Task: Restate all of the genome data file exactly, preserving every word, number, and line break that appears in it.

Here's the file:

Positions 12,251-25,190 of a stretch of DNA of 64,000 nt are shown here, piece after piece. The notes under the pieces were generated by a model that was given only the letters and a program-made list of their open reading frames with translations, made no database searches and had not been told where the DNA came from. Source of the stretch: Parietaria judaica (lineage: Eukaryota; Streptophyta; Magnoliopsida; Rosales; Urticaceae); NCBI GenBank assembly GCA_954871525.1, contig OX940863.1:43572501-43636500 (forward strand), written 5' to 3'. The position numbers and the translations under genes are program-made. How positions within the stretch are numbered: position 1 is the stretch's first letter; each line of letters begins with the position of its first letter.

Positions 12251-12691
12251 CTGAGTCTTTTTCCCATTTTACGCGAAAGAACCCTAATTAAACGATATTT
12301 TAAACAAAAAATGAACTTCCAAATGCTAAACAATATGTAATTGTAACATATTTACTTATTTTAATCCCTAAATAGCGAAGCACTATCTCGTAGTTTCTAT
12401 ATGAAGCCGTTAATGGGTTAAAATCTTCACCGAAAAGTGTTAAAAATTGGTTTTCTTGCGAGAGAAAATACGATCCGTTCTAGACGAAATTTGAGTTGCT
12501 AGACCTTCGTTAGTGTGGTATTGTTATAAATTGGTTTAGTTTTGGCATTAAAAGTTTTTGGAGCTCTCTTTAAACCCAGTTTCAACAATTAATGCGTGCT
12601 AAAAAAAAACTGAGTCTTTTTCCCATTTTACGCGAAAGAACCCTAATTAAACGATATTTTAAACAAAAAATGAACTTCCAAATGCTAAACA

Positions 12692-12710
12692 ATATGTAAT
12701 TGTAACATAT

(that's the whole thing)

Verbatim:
Positions 12,251-25,190 of a stretch of DNA of 64,000 nt are shown here, piece after piece. The notes under the pieces were generated by a model that was given only the letters and a program-made list of their open reading frames with translations, made no database searches and had not been told where the DNA came from. Source of the stretch: Parietaria judaica (lineage: Eukaryota; Streptophyta; Magnoliopsida; Rosales; Urticaceae); NCBI GenBank assembly GCA_954871525.1, contig OX940863.1:43572501-43636500 (forward strand), written 5' to 3'. The position numbers and the translations under genes are program-made. How positions within the stretch are numbered: position 1 is the stretch's first letter; each line of letters begins with the position of its first letter.

Positions 12251-12691
12251 CTGAGTCTTTTTCCCATTTTACGCGAAAGAACCCTAATTAAACGATATTT
12301 TAAACAAAAAATGAACTTCCAAATGCTAAACAATATGTAATTGTAACATATTTACTTATTTTAATCCCTAAATAGCGAAGCACTATCTCGTAGTTTCTAT
12401 ATGAAGCCGTTAATGGGTTAAAATCTTCACCGAAAAGTGTTAAAAATTGGTTTTCTTGCGAGAGAAAATACGATCCGTTCTAGACGAAATTTGAGTTGCT
12501 AGACCTTCGTTAGTGTGGTATTGTTATAAATTGGTTTAGTTTTGGCATTAAAAGTTTTTGGAGCTCTCTTTAAACCCAGTTTCAACAATTAATGCGTGCT
12601 AAAAAAAAACTGAGTCTTTTTCCCATTTTACGCGAAAGAACCCTAATTAAACGATATTTTAAACAAAAAATGAACTTCCAAATGCTAAACA

Positions 12692-12710
12692 ATATGTAAT
12701 TGTAACATAT